Or is that with mercury?

You can see why I got kicked out of medical school can't you?

Anyway to this end Dr. Who suggests that they travel to the city to see if they can find any.

But as they begin the journey Susan has a feeling that they're being watched.

Well I should hope so or the box office will be awful.

Peter Cushing attempts to put 45 candles up Roy Castle's arse....is this a record?

Quickly arriving at the city (well it is a small set) and after a few more moments of comedy gold from Castle - this time involving an automatic door - the group are captured by the evil Daleks, strange outer space robot people from BBC TVs Doctor Who and the vastly superior TV 21 comic series who've been hiding behind the (glittery) curtains giggling to themselves as the y watch Who and co. stumble about.

Seizing - well suckering - the fluid link from Dr. Who's (big swapping) pocket the Daleks pop everyone in a prison cell and feed the Play-Doh thru' a gap under the door.

Evil bastards.

As they sit contemplating a way to escape our intrepid heroes (and Ian) begin to feel a wee bit unwell, soon realising that the entire planet is soaked in deadly radiation (and bean juice) and that the drugs they found outside Tardis must have been left by a nice person in order to stop them dying.

Maybe leaving a note alongside the box would have been a good idea then?

Just saying.

"Laugh now!"

It's not all fun and games for the poor Daleks tho' as it seems that the reason that they all trundle around in their groovy metal casings is due to the radiation outside too and that they're so scared of it causing their skirt-balls to fall off that they dare not go outside.

A bit like you Dad after your Mum left him.

Only replace fear of radiation with because he fucked the babysitter.


And in your bed too.

Anyway whilst overhearing Dr Who and his chums (and Ian) discussing the drugs, the Daleks formulate a cunning plan to persuade folk to leave the European Union by blaming 'the foreigners' for everything, promising 60 sqillion pounds to the NHS and a free Union Jack for every pensioner but quickly realising that absolutely no-one with half a braincell would fall for this the formulate a second less whacked-out plan that involves sending Susan back thru' the pertrified jungle to fetch the drugs so they wont die.

Oh and the Daleks promise not to steal them for themselves.

Seeing no reason not to trust their captives Susan heads back out into the unknown.

Which if I'm honest is slightly less unknown than it was the first time around.

"I never done it!" - And neither did your dad.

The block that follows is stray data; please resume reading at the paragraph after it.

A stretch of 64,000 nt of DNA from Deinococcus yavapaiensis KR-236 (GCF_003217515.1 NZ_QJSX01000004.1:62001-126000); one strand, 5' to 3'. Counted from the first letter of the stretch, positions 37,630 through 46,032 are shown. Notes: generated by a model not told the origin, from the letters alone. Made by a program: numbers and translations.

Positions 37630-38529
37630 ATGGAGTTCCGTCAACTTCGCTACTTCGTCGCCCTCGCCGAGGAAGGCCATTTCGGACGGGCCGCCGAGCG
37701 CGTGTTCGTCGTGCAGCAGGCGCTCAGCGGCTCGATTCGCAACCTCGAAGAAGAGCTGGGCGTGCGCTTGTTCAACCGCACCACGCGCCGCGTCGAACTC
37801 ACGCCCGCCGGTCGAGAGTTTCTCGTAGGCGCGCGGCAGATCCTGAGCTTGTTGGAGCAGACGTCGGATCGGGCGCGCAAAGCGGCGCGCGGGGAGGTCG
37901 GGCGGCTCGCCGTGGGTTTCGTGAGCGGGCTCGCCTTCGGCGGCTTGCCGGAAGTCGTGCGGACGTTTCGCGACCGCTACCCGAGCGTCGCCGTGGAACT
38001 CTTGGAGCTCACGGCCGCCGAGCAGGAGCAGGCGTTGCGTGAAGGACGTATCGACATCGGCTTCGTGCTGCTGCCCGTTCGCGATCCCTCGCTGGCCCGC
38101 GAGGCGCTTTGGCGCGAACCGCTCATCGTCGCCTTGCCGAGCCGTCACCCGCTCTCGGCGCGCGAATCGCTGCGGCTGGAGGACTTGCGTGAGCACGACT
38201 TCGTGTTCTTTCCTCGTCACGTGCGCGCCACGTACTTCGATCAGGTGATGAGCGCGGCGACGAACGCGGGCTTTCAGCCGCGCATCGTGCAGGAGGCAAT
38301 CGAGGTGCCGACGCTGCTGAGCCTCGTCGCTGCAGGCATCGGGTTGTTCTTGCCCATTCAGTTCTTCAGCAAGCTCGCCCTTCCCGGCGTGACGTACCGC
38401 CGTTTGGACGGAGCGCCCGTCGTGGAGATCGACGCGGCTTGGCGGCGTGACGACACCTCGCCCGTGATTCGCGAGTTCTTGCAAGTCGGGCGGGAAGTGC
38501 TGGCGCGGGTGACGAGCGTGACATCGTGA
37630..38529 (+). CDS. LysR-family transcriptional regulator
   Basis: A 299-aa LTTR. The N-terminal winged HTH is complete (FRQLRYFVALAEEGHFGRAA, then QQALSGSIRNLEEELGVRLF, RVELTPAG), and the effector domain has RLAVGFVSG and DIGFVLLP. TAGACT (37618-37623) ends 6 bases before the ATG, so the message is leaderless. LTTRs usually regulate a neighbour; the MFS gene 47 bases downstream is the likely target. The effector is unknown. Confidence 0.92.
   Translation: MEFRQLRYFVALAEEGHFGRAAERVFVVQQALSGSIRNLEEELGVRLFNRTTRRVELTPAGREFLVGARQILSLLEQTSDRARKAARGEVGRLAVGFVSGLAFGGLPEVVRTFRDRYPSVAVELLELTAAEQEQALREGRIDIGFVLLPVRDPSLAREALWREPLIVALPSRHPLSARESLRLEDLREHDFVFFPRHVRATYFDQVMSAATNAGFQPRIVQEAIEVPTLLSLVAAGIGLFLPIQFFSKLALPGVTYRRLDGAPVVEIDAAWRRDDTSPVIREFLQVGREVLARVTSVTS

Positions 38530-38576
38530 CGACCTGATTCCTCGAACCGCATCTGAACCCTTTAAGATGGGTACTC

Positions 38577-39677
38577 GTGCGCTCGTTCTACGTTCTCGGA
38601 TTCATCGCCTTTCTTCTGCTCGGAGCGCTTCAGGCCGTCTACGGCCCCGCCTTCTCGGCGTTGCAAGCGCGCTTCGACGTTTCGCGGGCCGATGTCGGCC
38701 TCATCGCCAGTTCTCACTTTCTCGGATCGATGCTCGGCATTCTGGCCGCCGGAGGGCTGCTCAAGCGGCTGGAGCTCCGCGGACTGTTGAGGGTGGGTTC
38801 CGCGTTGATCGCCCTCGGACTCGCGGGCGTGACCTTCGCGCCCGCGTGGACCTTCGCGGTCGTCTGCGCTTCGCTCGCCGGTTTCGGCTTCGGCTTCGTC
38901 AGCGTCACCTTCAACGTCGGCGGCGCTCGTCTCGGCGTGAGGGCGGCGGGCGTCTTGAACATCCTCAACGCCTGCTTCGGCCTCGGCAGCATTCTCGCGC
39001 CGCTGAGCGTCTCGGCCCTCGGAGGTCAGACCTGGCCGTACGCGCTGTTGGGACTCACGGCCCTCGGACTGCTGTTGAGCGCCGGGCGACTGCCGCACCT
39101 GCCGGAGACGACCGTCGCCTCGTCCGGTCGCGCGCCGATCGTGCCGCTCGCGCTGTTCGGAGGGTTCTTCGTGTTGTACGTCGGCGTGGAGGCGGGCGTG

Reaching Tardis without anything bad actually happening, Susan quickly collects the drugs but just as she's about to begin the journey back - which if I'm honest seems quicker than popping to the local shops so I've no idea what the problem was, girls eh? - out from behind a convenient tree (which actually sounds like a really shit sequel to that 2006 American documentary directed by Davis Guggenheim) pops Jeff Alydon - a scary alien resplendent in a blonde Beatles wig, Chelsea boots, a nipple revealing suede vest and blue eye shadow.

Which I have to say looks in no way at all camp.

Kudos to Barrie Ingham for actually pulling it off, I mean it's as if Ziggy Stardust and Quentin Crisp had been melded in a hideous genetic experiment run by the kids from Village of the Damned.

Think Ru-Paul cosplaying Mr Spock and you're about a third of the way there.

"Do you require any scissors sharpening?

Anyway it turns out that Alydon is the leader of the Thals, who are the other folk that live on the planet and it seems that they once engaged in a massive atomic war with the Daleks that resulted in the whole place becoming radioactive.

Which is nice.

Explaining the situation with her friends Alydon helpfully gives her a second box of drugs and sends her on her way.

Which is a wee bit far-fetched seeing as the last time I popped out from behind a tree dressed as a woman and gave a pre-teen girl drugs I got arrested.

Ah it was a much more innocent time back then.

Ask Mary Bell.

Susan returns to the Dalek city where the cunning creatures snatch the drugs to keep for themselves but decide to let Susan keep the second lot for her friends, partly because they appreciated a bit of cunning but mainly so they can watch how they affect the humans.

I reckon they just want to see if Barbara gets naked and dances.

Tho' they could save themselves the trouble and just watch Ken Russell's Women in Love if they want to see that.

But thinking about it that may be a bit difficult seeing as it hadn't been made yet.

As Dr. Who and his friends busy themselves getting shit-faced on alien amphetamines Susan helpfully fills in some much needed backstory by explaining that, according to Alydon, the Thal's crops have failed and they have journeyed to the Dalek city in the hope of trading the anti-radiation drug formula - or their pert arses - for food.